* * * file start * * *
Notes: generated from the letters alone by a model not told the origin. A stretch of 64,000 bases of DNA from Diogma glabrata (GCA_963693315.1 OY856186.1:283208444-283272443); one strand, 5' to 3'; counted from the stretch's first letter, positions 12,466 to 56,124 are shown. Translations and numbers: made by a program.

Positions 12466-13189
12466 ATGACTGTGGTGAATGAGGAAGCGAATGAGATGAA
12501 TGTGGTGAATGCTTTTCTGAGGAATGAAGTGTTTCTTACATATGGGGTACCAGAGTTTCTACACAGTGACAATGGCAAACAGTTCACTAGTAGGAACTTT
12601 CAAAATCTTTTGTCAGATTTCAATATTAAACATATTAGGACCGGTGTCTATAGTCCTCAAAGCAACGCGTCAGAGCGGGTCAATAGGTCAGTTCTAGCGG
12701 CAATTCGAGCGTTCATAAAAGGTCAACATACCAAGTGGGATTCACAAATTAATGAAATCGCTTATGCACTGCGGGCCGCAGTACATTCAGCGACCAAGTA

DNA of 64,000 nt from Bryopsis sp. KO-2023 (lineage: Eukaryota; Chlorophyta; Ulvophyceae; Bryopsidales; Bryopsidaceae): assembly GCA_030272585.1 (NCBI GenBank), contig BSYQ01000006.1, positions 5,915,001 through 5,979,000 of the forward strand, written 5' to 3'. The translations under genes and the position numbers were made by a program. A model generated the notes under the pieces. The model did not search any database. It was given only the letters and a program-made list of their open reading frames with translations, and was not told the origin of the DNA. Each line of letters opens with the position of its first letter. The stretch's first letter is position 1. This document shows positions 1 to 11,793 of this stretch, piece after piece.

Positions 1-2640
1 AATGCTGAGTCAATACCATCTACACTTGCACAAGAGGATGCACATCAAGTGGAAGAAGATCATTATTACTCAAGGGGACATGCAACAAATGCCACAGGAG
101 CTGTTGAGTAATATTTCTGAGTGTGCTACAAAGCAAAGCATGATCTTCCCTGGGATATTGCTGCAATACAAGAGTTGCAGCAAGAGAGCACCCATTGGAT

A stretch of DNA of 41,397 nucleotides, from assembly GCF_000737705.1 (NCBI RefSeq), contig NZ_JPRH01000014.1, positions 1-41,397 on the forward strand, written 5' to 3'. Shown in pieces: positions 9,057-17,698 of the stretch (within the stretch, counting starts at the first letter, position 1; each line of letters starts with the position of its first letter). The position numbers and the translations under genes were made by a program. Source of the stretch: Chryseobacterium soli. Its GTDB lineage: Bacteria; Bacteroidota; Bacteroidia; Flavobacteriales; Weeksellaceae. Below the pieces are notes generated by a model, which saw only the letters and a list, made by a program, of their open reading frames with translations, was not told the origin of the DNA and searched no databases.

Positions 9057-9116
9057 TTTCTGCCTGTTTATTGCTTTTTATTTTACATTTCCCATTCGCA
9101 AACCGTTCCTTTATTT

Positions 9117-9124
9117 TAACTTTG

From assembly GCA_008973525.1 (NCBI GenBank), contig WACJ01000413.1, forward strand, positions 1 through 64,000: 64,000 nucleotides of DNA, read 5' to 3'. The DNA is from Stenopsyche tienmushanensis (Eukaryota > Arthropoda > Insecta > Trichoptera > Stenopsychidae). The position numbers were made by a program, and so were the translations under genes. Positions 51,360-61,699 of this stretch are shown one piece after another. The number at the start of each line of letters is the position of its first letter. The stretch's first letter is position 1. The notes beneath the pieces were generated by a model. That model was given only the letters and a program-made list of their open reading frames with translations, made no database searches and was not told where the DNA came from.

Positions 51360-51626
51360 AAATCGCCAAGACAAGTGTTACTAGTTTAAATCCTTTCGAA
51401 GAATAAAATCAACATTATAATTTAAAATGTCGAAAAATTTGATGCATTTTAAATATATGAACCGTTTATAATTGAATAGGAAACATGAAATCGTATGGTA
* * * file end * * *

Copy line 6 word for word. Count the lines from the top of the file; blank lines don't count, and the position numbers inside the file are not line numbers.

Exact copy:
12701 CAATTCGAGCGTTCATAAAAGGTCAACATACCAAGTGGGATTCACAAATTAATGAAATCGCTTATGCACTGCGGGCCGCAGTACATTCAGCGACCAAGTA